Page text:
Philpot first person to announce candidacy for spot on Quincy Park Board

Mark Philpot

Mark Philpot | David Adam

QUINCY — Mark Philpot has a history of getting involved in his community, regardless of where he’s lived.

He’s only lived in Quincy for three years, but he’s already the chairman of the Quincy Human Rights Commission, the public affairs officer for American Legion Post 37 and vice director for Together with Tri-State Veterans, a Veterans Administration-sponsored initiative that brings awareness to veteran suicide in rural communities. 

He announced on Friday his candidacy to become a commissioner for the Quincy Park District. The election will be held on April 4, 2023. 

“There are a number of different things that my background in government helps give me a different perspective,” he said. “I wanted to bring some of that some of that skillset to the table. I’m very interested in what’s going on with the Park District. It’s one of the greater resources here in town, and I’d like to see it grow and flourish.”

Philpot, 53, was one of four people who tossed their hats into the ring in July when the Park Board was searching for a replacement for David Gilbert, who resigned to take a job in North Carolina. Jeff VanCamp eventually was selected, and his term as a commissioner will expire on May 1, 2023. VanCamp could run again in the April election to complete the final two years of Gilbert’s term.

The four-year terms of three commissioners — Jeff Steinkamp, Roger Leenerts and Nathan Koetters — also expire next May. Koetters said last week he will not run for a second term. Steinkamp and Leenerts have not made their intentions public. Philpot is running for one of the four-year terms.

A Chicago native, Philpot lived in south-central Iowa for 10 years before coming to Quincy. He is a psychiatric technician at Blessing Hospital and a remote crisis intervention specialist for CommUnity Crisis Services of Iowa City, Iowa.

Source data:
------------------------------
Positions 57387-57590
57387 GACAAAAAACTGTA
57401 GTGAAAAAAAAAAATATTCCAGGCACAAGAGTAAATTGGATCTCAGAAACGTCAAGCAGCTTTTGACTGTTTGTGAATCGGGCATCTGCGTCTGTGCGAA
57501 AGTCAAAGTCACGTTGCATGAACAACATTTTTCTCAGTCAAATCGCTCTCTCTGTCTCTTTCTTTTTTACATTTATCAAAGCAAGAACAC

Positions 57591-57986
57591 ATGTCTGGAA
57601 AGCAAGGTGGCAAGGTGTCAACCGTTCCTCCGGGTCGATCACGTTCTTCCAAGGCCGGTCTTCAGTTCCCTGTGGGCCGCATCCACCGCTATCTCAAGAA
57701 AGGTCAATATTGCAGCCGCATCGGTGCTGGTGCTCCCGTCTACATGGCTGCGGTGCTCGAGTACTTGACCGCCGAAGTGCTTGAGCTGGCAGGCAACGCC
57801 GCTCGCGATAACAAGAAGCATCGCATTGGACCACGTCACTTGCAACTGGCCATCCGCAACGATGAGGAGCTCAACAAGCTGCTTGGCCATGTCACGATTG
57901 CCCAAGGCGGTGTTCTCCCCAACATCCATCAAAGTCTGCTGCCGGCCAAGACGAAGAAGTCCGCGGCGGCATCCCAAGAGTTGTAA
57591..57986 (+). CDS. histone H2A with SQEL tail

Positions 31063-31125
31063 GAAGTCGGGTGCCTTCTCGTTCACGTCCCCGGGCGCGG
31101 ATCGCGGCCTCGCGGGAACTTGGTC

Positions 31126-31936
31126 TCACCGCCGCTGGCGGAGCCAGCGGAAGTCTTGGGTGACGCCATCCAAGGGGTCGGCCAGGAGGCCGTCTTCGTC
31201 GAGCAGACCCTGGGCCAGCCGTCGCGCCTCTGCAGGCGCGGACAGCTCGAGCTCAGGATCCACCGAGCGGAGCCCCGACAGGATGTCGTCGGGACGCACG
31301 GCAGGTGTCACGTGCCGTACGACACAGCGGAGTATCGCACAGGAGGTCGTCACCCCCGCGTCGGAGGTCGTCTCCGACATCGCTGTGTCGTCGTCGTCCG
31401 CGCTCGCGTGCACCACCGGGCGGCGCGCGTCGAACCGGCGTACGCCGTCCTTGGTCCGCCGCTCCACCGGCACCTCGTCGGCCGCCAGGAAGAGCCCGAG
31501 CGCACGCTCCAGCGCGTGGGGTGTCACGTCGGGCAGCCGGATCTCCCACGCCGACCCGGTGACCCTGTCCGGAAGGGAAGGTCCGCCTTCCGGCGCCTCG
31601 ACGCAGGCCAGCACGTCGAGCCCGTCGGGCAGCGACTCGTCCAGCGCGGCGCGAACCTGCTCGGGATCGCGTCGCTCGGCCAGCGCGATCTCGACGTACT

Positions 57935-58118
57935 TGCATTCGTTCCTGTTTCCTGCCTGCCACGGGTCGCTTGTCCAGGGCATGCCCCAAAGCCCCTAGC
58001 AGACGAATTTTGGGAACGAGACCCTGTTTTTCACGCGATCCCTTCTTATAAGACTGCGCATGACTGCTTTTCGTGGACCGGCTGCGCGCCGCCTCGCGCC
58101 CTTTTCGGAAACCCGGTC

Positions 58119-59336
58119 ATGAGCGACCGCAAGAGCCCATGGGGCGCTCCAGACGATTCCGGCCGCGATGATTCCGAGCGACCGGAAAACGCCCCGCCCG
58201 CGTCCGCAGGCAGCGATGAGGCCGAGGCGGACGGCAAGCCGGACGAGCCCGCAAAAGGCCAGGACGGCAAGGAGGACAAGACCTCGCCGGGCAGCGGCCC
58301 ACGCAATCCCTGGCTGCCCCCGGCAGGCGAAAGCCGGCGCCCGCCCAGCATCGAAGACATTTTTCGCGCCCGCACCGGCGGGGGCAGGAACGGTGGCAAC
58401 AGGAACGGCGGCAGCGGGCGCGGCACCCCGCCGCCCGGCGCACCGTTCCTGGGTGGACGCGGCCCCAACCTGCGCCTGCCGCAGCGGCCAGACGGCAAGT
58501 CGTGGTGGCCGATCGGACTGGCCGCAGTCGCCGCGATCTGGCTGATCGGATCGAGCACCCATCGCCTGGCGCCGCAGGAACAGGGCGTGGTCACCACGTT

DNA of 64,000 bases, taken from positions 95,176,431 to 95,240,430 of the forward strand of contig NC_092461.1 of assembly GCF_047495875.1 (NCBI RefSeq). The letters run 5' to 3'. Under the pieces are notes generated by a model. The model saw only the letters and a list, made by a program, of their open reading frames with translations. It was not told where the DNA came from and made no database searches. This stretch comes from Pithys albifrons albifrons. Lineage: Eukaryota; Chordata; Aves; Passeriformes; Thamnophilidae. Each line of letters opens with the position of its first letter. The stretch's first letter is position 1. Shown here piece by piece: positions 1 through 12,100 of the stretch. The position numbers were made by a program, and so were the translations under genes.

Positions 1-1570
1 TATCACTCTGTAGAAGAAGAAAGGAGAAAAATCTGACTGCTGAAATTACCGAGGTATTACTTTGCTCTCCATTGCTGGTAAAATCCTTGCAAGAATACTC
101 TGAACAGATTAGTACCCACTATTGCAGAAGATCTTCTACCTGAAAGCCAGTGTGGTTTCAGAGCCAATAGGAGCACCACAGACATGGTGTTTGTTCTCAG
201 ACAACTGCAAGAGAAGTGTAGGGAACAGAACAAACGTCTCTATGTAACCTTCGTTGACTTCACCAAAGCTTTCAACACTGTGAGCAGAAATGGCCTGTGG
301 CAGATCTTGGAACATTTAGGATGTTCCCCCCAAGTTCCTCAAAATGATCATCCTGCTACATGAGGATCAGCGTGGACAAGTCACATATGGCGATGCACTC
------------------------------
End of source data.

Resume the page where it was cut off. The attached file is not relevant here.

He previously served as a commissioner for the Winnebago County Housing Authority in Rockford, an elected councilman for the city of Wellman, Iowa, and a trustee for the Wellman-Scofield Library District in Wellman. Philpot also served for 10 years as a board member for Comprehensive Community Solutions, a non-for-profit organization in Rockford that seeks to rehabilitate and empower at-risk youth. He previously was a volunteer firefighter in Rockford.

Philpot served in the Illinois Air National Guard and U.S. Air Force Reserve from 1987 to 1995. After graduating from the former St. Willibrord Catholic High School in Chicago, he attended Rockford College (now Rockford University), Beloit College in Beloit, Wis., and Community College of the Air Force in Montgomery, Ala. He is completing his coursework for a bachelor’s degree in political science from Southern New Hampshire University.

“I am definitely unorthodox by comparison to most people who are involved in government here,” Philpot said. “I came to town to get to work. I came to town to help. I came to town to be of service to others in my work life, in my personal life and in my service life. I’m not messing around. I’m here to get things done.”

Philpot sad he wants to improve the community’s green spaces and trails, and he wants to help bring the Gus Macker 3-on-3 basketball tournament back to Quincy “as an opportunity to showcase the beauty of our town.” 

He also supports keeping open Art Keller Marina, which has lost money in each of the past three years and is on track to lose money again this year.

Board president John Frankenhoff told local media outlets after the board’s Aug. 1 planning session that keeping the marina open after 2023 wasn’t likely “unless something drastic happens.” However, after multiple meetings with members of the boating community during August, Frankenhoff and VanCamp said during the Park Board’s September meeting they were willing to pledge to keep the marina open through 2025.

“It will be a huge mistake for a river city to allow a resource like that to go to waste,” Philpot said. “I recognize there’s some maintenance involved in that. The Park District, the community at large and the boating community all need to be on the same page to cultivate that resource. It would be a huge mistake not to do that. We’d be literally missing the boat, if you can pardon the pun.”

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